If your pet suddenly gets sick or hurt, your policy can aid with expenses. Much like insurance for humans, the available policies have many differences. Not each condition is covered by each policy, and some conditions may unfortunately not be covered at all. Clearly understanding what you can expect before obtaining the policy that works for you is the best practice for helping with your pet policy planning.

What Do Pet Policies Cover?

Most basic pet insurance plans will assist with sudden accidents and injuries. If your furry friend breaks a bone or is hit by a cyclist, the insurance company would cover the costs for checkup and eventual treatment. Some pre-existing conditions such as cancer cannot be covered. If a new illness occurs that was caused by the pre-existing condition, it can be unfortunately ruled out as well.

The Various Forms of Pet Insurance Coverage:

Most pet insurance companies offer several tiers of coverage. There are basic forms, accident-only plans, and more inclusive coverage options. It can still be useful to get a low-cost wellness package that provides extra coverage for yearly checkups along with care to prevent further issues. The following are some of the different types of coverage and what to expect after beginning your policy.


These plans will cover your pet if an unexpected event comes up to surprise you, like breaking a bone or being accidentally poisoned. Viruses and other diseases aren’t covered, and genetic conditions are not either. You’ll be relieved to provide coverage for your pet when it comes to broken bones, bite wounds, cuts and lacerations, toxin ingestion and poisoning, car accidents, eye injuries, sprains, or bee stings. You’ll also receive reimbursement for X-rays, CT scans, MRIs, laboratory testing, and ultrasounds. Since pets love to “play detective” and are very inquisitorial beings, this type of coverage nearly always proves its worth.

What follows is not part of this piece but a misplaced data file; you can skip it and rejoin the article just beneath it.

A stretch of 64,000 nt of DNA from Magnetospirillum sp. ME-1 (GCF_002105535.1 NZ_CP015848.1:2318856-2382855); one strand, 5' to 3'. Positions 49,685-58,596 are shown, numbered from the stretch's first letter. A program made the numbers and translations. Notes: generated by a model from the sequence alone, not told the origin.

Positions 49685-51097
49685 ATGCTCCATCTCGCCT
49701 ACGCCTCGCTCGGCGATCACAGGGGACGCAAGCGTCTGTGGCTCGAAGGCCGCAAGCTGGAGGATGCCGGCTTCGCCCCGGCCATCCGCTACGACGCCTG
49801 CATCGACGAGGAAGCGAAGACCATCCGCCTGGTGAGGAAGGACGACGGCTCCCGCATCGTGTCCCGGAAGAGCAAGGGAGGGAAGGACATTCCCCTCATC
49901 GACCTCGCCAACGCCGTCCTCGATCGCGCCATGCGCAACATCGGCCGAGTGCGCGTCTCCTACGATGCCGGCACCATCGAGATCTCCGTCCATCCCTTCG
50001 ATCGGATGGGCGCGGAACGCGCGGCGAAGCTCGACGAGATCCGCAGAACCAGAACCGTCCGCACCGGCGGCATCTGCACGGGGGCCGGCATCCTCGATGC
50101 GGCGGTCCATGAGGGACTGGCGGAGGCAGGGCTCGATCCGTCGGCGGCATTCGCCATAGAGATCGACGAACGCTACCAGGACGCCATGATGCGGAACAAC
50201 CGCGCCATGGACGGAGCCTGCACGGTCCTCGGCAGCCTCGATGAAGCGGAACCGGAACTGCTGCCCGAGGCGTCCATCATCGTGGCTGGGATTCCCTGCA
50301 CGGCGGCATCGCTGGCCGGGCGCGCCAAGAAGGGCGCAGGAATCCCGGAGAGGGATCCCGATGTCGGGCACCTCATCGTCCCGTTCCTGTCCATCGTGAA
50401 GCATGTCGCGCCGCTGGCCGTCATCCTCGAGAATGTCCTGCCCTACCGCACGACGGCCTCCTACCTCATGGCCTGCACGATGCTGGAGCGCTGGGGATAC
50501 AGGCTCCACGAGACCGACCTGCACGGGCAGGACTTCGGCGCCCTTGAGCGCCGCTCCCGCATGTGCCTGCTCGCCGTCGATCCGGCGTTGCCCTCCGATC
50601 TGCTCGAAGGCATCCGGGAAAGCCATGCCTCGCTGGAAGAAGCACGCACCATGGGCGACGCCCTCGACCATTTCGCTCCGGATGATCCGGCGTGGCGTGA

Accident and Illness:

This will cover you for everything under the accident-only type, as well as for illness and disease. Most elderly pets will greatly benefit from accident and illness coverage, especially because cancer poses such an expensive threat. Hypothyroid issues, allergies, disc diseases, urinary tract infections, arthritis, Lyme disease, osteosarcoma, and hip dysplasia are some of the conditions covered. 

You can also receive coverage for behavioral therapy, outright dental emergencies, and even holistic medicine such as acupuncture. This is one of the most frequently purchased coverage types, as it goes a bit beyond what pets can encounter during daily existence. 

The Wellness Plan Add-On:

Wellness plans will cover routine healthcare and preventative treatments. They cover expenses that you can expect regularly such as annual exams, vaccinations, flea and tick preventatives, heartworm conditions, dental cleanings, prescription food, nail trimming, grooming, training, microchipping, and even burial. Since they include so many various treatments, wellness add-ons can come with a cap on useful reimbursements, with a common amount being around $600.

How does pet insurance work?

After you secure a pet insurance policy, your vet and provider are not in direct communication with each other. You are responsible for paying the bill up front, and then you file a claim for reimbursement. After you pay a monthly or annual premium, you won’t have to worry about coverage “within a network” like many HMOs for humans dictate. An 80% reimbursement rate is standard, which will cover services after you meet your deductible.

Is Pet insurance coverage a good idea?

Pet insurance may be worth it for your scenario and the protection of your beloved companion. One of the most important things to think about is your ability to cover unexpected vet bills if your pet does suddenly become hurt or sick. If you feel that you have enough money set back for emergencies or even life-saving treatment, it is important to remember that in some instances these treatments may be multiplied as health declines. An unexpected broken bone can cost thousands, and once cancer comes into play, each treatment can be as much as $4,000.

The breed, age, and health record of your pet will also be important factors that one should take into consideration. Our best advice would be to not put things off until it is too late: get your insurance now!